Again, engagement, data sharing, mobile technology, new ways of conceiving of and delivering services and soliciting donations.

Engaging audiences to donate using Crowdfunding

Engaging audiences to donate using Crowdfunding

5 Technology Trends to Watch in 2014 from the NonProfit Tech for Good blog of January 11, 2014 goes further than Mary Beth Westmoreland:

  • Nonprofits that have not yet mobilized their online communications and fundraising campaigns will start to pay the price literally in lost donations.
  • Facebook and Twitter are working on launching their own digital wallet systems which could radically transform online fundraising via social networks.
  • As social media becomes more integrated into TV, nonprofits would be wise to master the art of live reporting at special events and fundraising campaigns.
  • A new suite of mobile fundraising apps have launched that have staying power – and more will likely follow – and early adopter nonprofits should watch and pioneer the trend.
  • The reality is that mobile and social media require time to use effectively. The number of social networks as well as the quality of content that your nonprofit creates for your social media campaigns is directly correlated to the amount of staff time your nonprofit invests in new media. Hiring dedicated staff or staff with tech savvy skills becomes a priority to compete in “techno-space”.

The blog goes on to say that more nonprofits should and will invest in new media managers to orchestrate all this, as well as employees who are able to adapt to and utilize technology to go mobile, connect with various audiences, fundraise, and analyze data. You can take our working online self ranking staircase to see how ready you are for these trends. Planning for professional development to help everyone become net and tech savvy will be more crucial than ever as these trends evolve.

How to begin:

This year, Nonprofit Tech for Good blog from January 5, 2015 targeted 10 Goals for Nonprofit New Media Managers for 2015 instead of general technology trends for nonprofits to emphasize the importance of this role in achieving organizational goals through media strategies. There are some good, practical steps to take to put your virtual toe in the water. Here are a few:

  • Experiment with at least one new social network. Using data such as Google analytics or social media site information, track how effective your experiment is with your target audience.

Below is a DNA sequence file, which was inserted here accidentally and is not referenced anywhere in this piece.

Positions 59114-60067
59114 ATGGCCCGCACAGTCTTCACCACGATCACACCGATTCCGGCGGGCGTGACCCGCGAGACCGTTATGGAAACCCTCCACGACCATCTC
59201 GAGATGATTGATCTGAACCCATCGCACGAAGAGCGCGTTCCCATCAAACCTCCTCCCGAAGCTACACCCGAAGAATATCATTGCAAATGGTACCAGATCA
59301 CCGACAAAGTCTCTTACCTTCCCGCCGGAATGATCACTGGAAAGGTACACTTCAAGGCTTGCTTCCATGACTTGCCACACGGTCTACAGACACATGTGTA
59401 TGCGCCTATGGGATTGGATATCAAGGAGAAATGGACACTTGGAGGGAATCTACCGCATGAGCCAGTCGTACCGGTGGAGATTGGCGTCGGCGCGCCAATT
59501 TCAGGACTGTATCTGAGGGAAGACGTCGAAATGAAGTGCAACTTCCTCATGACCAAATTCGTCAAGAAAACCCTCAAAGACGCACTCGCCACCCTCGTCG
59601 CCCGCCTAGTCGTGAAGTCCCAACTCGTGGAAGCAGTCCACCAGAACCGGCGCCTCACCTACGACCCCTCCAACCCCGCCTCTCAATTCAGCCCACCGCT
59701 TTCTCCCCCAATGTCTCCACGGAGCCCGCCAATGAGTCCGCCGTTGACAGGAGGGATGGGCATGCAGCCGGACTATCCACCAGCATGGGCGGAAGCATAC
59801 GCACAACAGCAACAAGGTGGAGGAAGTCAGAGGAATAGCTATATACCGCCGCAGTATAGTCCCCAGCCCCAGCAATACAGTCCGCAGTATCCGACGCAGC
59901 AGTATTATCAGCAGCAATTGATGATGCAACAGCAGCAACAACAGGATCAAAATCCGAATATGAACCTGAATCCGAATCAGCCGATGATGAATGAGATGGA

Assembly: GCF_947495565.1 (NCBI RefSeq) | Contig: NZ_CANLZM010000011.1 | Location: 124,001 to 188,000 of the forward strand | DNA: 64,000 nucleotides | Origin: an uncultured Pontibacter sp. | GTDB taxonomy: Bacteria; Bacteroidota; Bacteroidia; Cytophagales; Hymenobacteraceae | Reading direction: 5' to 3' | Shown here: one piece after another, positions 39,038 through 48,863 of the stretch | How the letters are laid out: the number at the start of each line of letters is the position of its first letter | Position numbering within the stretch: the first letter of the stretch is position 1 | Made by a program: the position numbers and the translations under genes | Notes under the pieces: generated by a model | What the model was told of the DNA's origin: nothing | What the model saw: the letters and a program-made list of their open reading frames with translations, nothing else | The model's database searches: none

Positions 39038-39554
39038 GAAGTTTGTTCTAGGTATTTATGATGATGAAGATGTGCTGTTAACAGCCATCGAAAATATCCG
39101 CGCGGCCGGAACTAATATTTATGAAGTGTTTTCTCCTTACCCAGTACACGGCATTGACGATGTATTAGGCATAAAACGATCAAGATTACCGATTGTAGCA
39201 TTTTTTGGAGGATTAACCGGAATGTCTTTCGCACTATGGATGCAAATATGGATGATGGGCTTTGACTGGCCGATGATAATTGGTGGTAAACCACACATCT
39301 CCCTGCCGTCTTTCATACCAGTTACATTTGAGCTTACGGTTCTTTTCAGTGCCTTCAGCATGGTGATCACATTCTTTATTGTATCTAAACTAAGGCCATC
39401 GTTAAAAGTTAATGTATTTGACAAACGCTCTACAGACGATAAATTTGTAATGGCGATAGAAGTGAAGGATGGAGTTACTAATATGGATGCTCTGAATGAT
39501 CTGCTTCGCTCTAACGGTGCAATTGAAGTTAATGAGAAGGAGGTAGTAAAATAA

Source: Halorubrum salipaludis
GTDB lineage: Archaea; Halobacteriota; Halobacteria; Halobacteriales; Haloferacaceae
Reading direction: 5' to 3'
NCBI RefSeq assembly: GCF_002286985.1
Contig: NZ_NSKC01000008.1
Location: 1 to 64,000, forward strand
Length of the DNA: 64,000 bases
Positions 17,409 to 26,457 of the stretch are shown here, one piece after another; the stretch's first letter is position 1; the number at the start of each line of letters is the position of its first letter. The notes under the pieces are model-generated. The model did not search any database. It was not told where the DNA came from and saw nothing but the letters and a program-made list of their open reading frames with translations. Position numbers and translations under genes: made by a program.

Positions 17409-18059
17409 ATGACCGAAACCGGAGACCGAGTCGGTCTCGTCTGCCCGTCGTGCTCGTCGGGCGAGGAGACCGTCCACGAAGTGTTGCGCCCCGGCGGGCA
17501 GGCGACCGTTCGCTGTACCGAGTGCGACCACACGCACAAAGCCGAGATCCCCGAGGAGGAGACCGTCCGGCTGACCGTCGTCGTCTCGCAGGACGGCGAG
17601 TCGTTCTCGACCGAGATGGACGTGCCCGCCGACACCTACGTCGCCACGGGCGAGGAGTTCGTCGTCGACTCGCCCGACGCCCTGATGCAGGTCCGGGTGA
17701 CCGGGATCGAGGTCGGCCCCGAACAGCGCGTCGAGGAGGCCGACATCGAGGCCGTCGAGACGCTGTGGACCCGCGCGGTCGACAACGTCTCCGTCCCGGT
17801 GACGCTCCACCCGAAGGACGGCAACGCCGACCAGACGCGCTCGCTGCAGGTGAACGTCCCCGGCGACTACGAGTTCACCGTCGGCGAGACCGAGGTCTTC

• Refresh your social media training – new features and possibilities pop up everyday that may benefit your organization or you. Participating in webinars, courses, and reviewing YouTube videos will keep you up to date on how to use the latest features of each social media app.
  • Download, study, play with nonprofit mobile apps to see what they do and if they will benefit you and/or your organization. Most have a free version to help you play.
  • Try Crowdfunding – engage your community in funding a specific project. Try a crowdfunding app such as Kickstarter or one specifically for nonprofits such as Crowdrise and CauseVox. According to Lorenzo Grandi of StartUp Bootcamp, using a video about your project will dramatically increase donations. He offers other helpful hints about crowdfunding that nonprofits can use now.
  • Add Cause Awareness days to your organization’s calendar, and stream the event on local tv or onto your web site.

It is a new world and changing fast. Time is not just flying – it is flying at warp speed, and so are technology and work changes. Are you ready? Is your organization ready? What are you doing to help everyone in your organization learn how to manage these trends together?

 

Featured image: © Christianm | Dreamstime.com – Time Flies Photo: http://www.dreamstime.com/stock-photo-time-flies-image17435880#res5954946

 

 

 

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  1. […] culminate in your joining the standing ovation at the end. The algorithm explanations took me to Lisa’s blog post on five tech trends of 2015 for nonprofits. Lisa cited Mary Beth Westmoreland from Blackbaud on the impact of “additional […]